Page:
(DZNE - German Center for Neurodegenerative Diseases) An infection with the coronavirus SARS-CoV-2 can affect multiple organs. With this in mind, researchers of the German Center for Neurodegenerative Diseases (DZNE) and Cornell University in the US have investigated cellular factors that could be significant for an infection. To this end, they analysed the activity of 28 specific genes in a wide range of human tissues. Their findings, which provide a map of potentially disease-relevant factors across the human body, are published in the journal " Cell Reports " . (Source: EurekAlert! - Infectious and Emerging Diseases)
Source: EurekAlert! - Infectious and Emerging Diseases - September 3, 2020 Category: Infectious Diseases Source Type: news

Operation Outbreak simulation teaches students how pandemics spread
(Cell Press) In 2015, a team of specialists in modeling disease outbreaks got together with educators to create Operation Outbreak, an educational platform and simulation intended to teach high school and college students the fundamentals of responses to pandemics. The program, which is open source and freely available, includes a Bluetooth-based app that carries out contact tracing by recording transmission events between phones. The details are highlighted in a Commentary published in the journal Cell. (Source: EurekAlert! - Infectious and Emerging Diseases)
Source: EurekAlert! - Infectious and Emerging Diseases - September 3, 2020 Category: Infectious Diseases Source Type: news

Evaluating hormone-related targets and risks associated with COVID-19
(European Society of Endocrinology) The evidence for hormone involvement in COVID-19 infection and treatment will be evaluated and discussed by endocrine experts in a dedicated COVID-19 session at e-ECE 2020. The European Society of Endocrinology's annual meeting is going online 5-9 September 2020 and the e-ECE 2020 programme will feature cutting-edge science and the latest in clinical practice and patient care. (Source: EurekAlert! - Infectious and Emerging Diseases)
Source: EurekAlert! - Infectious and Emerging Diseases - September 3, 2020 Category: Infectious Diseases Source Type: news

UCalgary researchers discover how to capture images of cells at work inside our lungs
(University of Calgary) University of Calgary scientists have discovered how to capture " live " images of immune cells inside the lungs. The group at the Cumming School of Medicine is the first in the world to find a way to record, in real time, how the immune system battles bacteria impacting the alveoli, or air sacs, in the lungs of mice. The discovery has already provided new insights about the immune systems' cleaners, called alveolar macrophages. (Source: EurekAlert! - Infectious and Emerging Diseases)
Source: EurekAlert! - Infectious and Emerging Diseases - September 3, 2020 Category: Infectious Diseases Source Type: news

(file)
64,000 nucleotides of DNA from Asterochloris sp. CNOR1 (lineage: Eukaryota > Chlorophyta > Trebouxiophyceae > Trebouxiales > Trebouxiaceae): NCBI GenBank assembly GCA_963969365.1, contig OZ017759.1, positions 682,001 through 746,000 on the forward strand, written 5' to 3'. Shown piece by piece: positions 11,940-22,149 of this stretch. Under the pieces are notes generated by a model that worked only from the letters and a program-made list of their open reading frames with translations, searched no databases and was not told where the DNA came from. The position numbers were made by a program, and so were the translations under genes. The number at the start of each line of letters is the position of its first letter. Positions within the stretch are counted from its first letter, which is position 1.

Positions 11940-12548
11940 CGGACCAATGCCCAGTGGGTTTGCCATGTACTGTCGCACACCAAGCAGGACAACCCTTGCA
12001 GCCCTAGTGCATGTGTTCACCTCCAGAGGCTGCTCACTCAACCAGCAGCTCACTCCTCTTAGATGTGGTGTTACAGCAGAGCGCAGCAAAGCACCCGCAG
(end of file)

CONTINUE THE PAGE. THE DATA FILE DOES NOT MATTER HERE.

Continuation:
UChicago Medicine begins clinical trial testing efficacy of antibody against SARS-CoV-2
(University of Chicago Medical Center) The University of Chicago Medicine is launching a clinical trial to examine the potential of an antibody against the SARS-CoV-2 spike protein for treating COVID-19, the disease caused by the novel coronavirus. (Source: EurekAlert! - Infectious and Emerging Diseases)
Source: EurekAlert! - Infectious and Emerging Diseases - September 3, 2020 Category: Infectious Diseases Source Type: news

Innovative biocontainment unit shows promise to protect healthcare workers
(U.S. Army Research Laboratory) The U.S. Army partnered with the University of Pittsburg Medical Center to create a biocontainment unit that could help healthcare workers caring for COVID-19 patients.Researchers from the U.S. Army Combat Capabilities Development Command's Army Research Laboratory and UPMC created an individual biocontainment unit that uses negative pressure to suction the air from around a patient and filter out viral particles. This prevents environmental contamination and limits exposure to SARS-CoV-2. (Source: EurekAlert! - Infectious and Emerging Diseases)
Source: EurekAlert! - Infectious and Emerging Diseases - September 3, 2020 Category: Infectious Diseases Source Type: news

Study identifies how infection by Zika virus during pregnancy can affect the fetal brain
(Funda ç ã o de Amparo à Pesquisa do Estado de S ã o Paulo) The study by more than 30 Brazilian scientists investigated tens of thousands of genomic, transcriptomic and proteomic variables, discovering several alterations caused by the v í rus. (Source: EurekAlert! - Infectious and Emerging Diseases)
Source: EurekAlert! - Infectious and Emerging Diseases - September 3, 2020 Category: Infectious Diseases Source Type: news

Study: Vitamin D deficiency may raise risk of getting COVID-19
(University of Chicago Medical Center) In a retrospective study of patients tested for COVID-19, researchers at the University of Chicago Medicine found an association between vitamin D deficiency and the likelihood of becoming infected with the coronavirus. The findings were published Sept. 3, 2020 in JAMA Network Open. (Source: EurekAlert! - Infectious and Emerging Diseases)
Source: EurekAlert! - Infectious and Emerging Diseases - September 3, 2020 Category: Infectious Diseases Source Type: news

Association of vitamin D status, other clinical characteristics with COVID-19 test results
(JAMA Network) This observational study examines whether patients' most recent vitamin D levels and treatment for insufficient vitamin D levels are associated with test results for COVID-19. (Source: EurekAlert! - Infectious and Emerging Diseases)
Source: EurekAlert! - Infectious and Emerging Diseases - September 3, 2020 Category: Infectious Diseases Source Type: news

Timing of tracheostomy for patients with COVID-19 in ICU
(JAMA Network) The timing of performing tracheostomies, which are aerosol-generating procedures that may cause increased risk of COVID-19 transmission to health care workers, is examined in this Viewpoint. (Source: EurekAlert! - Infectious and Emerging Diseases)